5 ways you can be hacked on holiday

Cybersecurity, News

While many Brits are planning their holiday, cybercriminals are preparing for work. Experts warn that hotels are among the riskiest places regarding cybersecurity with many threats awaiting travellers in their hotel rooms. 

“Hackers can use a hotel’s cybersecurity vulnerabilities in several ways to reach you even in your room. So while you’re on vacation and using the internet connection of where you’re staying, you should be cautious and manage cybersecurity risks,” says NordVPN‘s cybersecurity expert Adrianus Warmenhoven.

Here we look at five ways you can protect yourself from hacking on your holiday. 

1. Hotel Wi-Fi: Protect your connection

Every public internet connection has an increased risk of being used by cybercriminals, and hotel Wi-Fi is no exception. Hackers can use a hotel’s Wi-Fi to steal travelers’ passwords and personal information in two ways. One is to connect to the hotel’s Wi-Fi and install malicious malware. The second is to create a so-called “evil twin” – a fake, unprotected Wi-Fi hotspot with an unsuspicious name like “Guest Wi-Fi” or “Free Hotel Wi-Fi” – and steal private information this way.

“To avoid being hacked through hotel Wi-Fi, travelers must take a few steps. First, ask the person at the reception desk to give the exact name and password for the provided Wi-Fi to avoid connecting to an ‘evil twin’ network. Second, use a VPN service to encrypt your data and prevent third parties from intercepting it. Finally, it is always a good idea to enable a firewall while using public Wi-Fi,” says Warmenhoven.

2. USB charger: Use a socket instead

For the convenience of visitors, some hotels install USB charging ports in hotel rooms. This is a tempting way to charge a device, especially if the traveller is coming from a location with a different kind of plug. However, it may introduce the risk of becoming a victim of cybercriminals. Hackers can modify public places’ charging cables to install malware on phones to perform an attack called juice jacking. This type of attack allows hackers to steal users’ passwords, credit card information, address, name, and other data.

3. Smart TV: Stop TV from cyberstalking

With an established connection to local Wi-Fi to allow travellers to access apps and streaming platforms, a smart TV can become a gateway for cybercriminals. Depending on the aim of intruders, a hacked smart TV could be used for a number of cybercrimes: from cyberstalking travellers with built-in microphones or cameras to stealing personal credentials used to log in to apps on smart TV and selling them on the dark web.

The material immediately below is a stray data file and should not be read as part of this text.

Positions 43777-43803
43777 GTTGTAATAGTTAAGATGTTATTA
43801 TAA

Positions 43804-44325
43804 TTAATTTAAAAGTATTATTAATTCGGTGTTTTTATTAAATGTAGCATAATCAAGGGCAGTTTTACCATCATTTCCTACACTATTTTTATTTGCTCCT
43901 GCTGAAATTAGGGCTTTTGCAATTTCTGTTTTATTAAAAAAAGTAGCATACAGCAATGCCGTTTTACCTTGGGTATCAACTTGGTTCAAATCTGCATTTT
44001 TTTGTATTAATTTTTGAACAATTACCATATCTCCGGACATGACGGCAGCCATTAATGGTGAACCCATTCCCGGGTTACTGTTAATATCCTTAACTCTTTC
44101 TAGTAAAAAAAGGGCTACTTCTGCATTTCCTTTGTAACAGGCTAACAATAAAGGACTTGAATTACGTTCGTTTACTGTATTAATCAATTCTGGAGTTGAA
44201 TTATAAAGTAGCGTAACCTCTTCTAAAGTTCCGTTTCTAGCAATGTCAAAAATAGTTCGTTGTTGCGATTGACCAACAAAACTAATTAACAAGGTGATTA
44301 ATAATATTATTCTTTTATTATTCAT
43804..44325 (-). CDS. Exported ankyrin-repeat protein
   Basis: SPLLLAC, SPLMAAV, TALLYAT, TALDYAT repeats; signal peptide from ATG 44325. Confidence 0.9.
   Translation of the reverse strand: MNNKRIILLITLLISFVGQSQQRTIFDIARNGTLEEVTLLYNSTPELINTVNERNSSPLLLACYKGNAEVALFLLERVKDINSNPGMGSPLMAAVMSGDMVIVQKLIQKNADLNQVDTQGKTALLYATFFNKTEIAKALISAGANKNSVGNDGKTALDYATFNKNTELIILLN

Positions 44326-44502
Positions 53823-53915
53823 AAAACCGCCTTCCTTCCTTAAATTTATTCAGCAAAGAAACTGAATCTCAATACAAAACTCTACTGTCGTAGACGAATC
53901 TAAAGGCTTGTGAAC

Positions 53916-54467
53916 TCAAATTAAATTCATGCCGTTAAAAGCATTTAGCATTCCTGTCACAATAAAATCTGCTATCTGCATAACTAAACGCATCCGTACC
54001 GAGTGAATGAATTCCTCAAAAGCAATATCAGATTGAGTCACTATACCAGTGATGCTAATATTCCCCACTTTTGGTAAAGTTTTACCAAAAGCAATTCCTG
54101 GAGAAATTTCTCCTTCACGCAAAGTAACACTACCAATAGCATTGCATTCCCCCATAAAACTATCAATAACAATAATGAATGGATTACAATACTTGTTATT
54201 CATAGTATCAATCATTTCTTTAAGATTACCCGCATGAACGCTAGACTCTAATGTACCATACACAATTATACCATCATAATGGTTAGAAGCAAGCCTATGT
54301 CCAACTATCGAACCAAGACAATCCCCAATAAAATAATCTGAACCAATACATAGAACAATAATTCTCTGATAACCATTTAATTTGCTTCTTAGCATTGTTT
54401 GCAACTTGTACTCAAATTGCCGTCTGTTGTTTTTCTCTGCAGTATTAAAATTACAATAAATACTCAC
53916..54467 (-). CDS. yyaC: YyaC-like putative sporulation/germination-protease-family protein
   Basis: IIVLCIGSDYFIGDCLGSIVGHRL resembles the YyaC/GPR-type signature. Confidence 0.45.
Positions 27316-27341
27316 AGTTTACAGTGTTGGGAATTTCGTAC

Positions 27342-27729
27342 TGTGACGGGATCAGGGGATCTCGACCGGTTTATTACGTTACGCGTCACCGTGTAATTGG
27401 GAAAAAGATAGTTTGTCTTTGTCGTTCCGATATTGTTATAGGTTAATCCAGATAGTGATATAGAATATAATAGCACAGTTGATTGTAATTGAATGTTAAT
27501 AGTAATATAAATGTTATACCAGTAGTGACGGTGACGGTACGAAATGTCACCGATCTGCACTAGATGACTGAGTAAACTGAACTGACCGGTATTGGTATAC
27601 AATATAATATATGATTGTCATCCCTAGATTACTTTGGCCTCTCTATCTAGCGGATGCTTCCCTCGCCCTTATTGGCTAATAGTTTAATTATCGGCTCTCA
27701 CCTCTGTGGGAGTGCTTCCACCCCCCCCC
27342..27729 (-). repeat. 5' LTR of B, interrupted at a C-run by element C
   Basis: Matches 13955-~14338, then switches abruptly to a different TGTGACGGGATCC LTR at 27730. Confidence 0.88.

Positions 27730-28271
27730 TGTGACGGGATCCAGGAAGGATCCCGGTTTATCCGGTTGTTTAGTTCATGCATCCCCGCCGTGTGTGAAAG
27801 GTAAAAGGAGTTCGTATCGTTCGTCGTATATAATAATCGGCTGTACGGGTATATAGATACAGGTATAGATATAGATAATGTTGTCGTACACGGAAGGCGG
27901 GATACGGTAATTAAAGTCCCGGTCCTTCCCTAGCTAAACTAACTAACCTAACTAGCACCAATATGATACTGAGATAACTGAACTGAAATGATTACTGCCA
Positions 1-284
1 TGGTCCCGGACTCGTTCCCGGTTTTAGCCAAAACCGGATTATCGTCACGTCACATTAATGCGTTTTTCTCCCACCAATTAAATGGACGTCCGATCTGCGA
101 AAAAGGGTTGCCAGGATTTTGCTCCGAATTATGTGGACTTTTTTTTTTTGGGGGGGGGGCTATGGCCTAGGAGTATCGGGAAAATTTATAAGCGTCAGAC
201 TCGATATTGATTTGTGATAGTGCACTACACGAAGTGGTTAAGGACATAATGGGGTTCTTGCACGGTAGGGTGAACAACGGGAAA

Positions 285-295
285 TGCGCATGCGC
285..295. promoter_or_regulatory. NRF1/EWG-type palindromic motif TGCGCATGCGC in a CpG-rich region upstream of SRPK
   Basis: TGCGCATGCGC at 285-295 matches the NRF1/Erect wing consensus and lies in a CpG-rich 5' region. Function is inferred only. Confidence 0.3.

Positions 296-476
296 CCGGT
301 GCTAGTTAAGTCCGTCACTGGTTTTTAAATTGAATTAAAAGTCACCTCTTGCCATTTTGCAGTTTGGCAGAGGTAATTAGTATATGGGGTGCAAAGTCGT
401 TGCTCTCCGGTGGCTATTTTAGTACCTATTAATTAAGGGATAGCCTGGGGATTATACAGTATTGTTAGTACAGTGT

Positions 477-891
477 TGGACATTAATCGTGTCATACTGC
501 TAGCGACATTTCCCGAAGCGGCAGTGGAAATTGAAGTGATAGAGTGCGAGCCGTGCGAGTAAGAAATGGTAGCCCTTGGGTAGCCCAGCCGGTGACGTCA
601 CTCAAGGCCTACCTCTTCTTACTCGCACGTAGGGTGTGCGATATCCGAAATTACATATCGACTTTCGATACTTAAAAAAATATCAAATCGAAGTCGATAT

Cybersecurity experts advise keeping the smart TV unplugged from power sources when it’s not being used. Covering the webcam and avoiding logging in with personal credentials also mitigates cyber risks.

4. Automatic connections: Disable auto-connections to Wi-Fi, enable security apps

Keeping the automatic connection function disabled helps to mitigate cybersecurity risks on a trip because devices may be surrounded by public and insecure internet connections. Moreover, some travelers leave their smartphone in their hotel room and forget that even if they leave a device disconnected from Wi-Fi, it can automatically turn on, for example, after the hotel staff moves it while cleaning a room. 

Disabling automatic connection is one solution to protect your device. The second is to enable auto-connection to security apps, such as firewalls or VPNs. This way, even if the device connects to Wi-Fi, it remains protected from cybercrimes.

5. Phishing attacks: Be attentive

Unfortunately, complete prevention of cyberattacks can be challenging, especially when it comes to professional hackers aiming for high-value targets. One of the best-known examples is the cyberattack group DarkHotel, which has been known to compromise the Wi-Fi of luxury hotels by combining spear phishing, dangerous malware, and botnet automation designed to capture confidential data.

Because the group seeks out only high-value targets — C-level executives, politicians, representatives from military-related organizations, and pharmaceutical company representatives — phishing emails are tailored to each target and are highly convincing. 

“Effective protection from sophisticated cyberattacks is possible by using trusted VPN and internet security apps as well as regularly updating software. Nevertheless, travellers should always be aware of phishing attacks: Verify the authenticity of suspicious emails and executable files and pay attention to odd spelling. These habits remain valuable during vacation as well as when you return to the office,” concludes Warmenhoven.

Chris Price
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